|Status||Care and maintenance|
In situ recovery (ISR) is the chemical process of extracting minerals from the host rock underground through the utilisation of specially designed wellfields. Where the ore exists in an underground aquifer, as is the case at Honeymoon, oxygen and a weak acid mining solution is pumped through the ore body to dissolve the uranium minerals. The dissolved uranium is pumped to the surface, where it is processed via solvent extraction (SX), dried and packaged for export.
|Location||400 km north east of Adelaide, approximately 75 km north west of Broken Hill|
Honeymoon Uranium Mine (HUM) project consists of ML 6109, MPL 15, and MPL 92
Tenement location and information can be found via the South Australian Resources Information Gateway (SARIG)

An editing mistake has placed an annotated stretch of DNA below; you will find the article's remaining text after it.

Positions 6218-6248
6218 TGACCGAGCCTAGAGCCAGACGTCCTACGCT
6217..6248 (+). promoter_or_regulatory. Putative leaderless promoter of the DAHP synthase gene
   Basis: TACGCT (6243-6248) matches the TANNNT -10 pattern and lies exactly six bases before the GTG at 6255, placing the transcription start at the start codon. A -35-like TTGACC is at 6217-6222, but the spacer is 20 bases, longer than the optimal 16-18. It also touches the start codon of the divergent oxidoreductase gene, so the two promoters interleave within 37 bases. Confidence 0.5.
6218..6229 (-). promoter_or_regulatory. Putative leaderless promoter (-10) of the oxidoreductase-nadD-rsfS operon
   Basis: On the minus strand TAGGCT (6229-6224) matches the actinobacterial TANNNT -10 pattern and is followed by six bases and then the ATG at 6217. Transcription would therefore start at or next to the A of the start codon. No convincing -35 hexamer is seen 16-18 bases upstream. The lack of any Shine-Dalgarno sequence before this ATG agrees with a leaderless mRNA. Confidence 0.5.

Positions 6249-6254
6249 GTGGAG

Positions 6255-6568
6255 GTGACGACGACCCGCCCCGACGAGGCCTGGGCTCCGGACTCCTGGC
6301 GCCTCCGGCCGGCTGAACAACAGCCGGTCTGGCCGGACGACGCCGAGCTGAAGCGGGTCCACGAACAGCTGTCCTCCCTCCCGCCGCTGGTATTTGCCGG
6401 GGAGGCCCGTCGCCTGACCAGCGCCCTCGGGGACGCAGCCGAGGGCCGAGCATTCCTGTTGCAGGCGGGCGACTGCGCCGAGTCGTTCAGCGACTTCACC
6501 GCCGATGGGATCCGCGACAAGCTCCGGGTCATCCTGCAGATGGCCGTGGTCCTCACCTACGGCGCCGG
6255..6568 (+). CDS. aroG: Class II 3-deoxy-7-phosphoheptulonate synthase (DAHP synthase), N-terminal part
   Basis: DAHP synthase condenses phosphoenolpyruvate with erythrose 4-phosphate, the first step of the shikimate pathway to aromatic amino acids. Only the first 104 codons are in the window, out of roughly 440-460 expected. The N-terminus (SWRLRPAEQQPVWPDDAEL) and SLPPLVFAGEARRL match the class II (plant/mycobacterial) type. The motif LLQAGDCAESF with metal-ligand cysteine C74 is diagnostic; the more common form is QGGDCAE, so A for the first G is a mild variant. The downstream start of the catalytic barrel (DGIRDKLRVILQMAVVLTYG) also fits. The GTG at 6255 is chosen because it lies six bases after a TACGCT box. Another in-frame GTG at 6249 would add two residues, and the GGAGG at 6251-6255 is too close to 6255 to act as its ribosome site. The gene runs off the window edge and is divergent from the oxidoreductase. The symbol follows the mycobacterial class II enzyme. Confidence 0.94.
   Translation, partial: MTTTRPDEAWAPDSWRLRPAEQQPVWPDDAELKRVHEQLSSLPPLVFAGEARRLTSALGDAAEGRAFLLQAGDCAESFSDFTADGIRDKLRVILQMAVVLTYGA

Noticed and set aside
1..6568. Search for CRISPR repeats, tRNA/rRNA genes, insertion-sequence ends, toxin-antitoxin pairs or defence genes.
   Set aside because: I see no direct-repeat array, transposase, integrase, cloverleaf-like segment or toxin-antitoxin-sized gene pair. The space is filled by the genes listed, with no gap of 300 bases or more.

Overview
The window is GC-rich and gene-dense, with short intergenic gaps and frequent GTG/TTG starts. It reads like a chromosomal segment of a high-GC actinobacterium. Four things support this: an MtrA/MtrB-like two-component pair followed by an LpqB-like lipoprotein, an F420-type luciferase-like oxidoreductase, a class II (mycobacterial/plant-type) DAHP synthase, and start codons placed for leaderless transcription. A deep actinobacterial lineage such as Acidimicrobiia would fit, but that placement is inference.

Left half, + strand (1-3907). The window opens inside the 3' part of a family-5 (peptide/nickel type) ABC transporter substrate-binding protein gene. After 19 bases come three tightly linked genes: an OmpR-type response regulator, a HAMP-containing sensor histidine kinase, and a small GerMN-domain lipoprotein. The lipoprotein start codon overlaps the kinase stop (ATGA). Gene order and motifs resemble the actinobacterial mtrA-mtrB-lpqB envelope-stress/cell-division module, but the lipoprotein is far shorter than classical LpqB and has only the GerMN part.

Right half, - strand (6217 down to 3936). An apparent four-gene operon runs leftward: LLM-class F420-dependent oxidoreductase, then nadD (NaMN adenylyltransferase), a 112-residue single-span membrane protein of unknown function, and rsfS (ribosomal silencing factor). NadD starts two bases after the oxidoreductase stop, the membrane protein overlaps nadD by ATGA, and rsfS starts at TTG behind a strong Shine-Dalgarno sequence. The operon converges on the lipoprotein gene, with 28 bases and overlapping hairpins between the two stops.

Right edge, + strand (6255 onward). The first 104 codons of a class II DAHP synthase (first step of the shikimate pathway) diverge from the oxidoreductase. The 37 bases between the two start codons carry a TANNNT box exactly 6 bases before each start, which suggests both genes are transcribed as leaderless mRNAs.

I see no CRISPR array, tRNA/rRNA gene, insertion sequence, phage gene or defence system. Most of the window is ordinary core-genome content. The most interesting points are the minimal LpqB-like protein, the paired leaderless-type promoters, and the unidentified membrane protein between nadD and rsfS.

|The deposit||Five discrete mineralised sand packages, located near the confluence of a major tributary entering the Yarramba Paleochannel|
|Resource estimates and production statistics|
Company released resource estimates and production statistics for South Australia's major operating and approved mines are summarised in South Australia's major operating/approved mines: resources estimates and production statistics (PDF, updated regularly).
A new program for environment protection and rehabilitation (PEPR) was approved in July 2017.
|Documents and reports|
Program for environment protection and rehabilitation (PEPR)
The construction management plan for a low level radioactive waste repository provided to the Environment Protection Authority.
Mining compliance report
|Uranium incident reports|
South Australia’s uranium mines and processing facilities are required to report incidents involving the unplanned release of radioactive process materials, radioactive liquids or radioactive wastes associated with the physical and chemical processing of uranium ores, following standard criteria and procedures.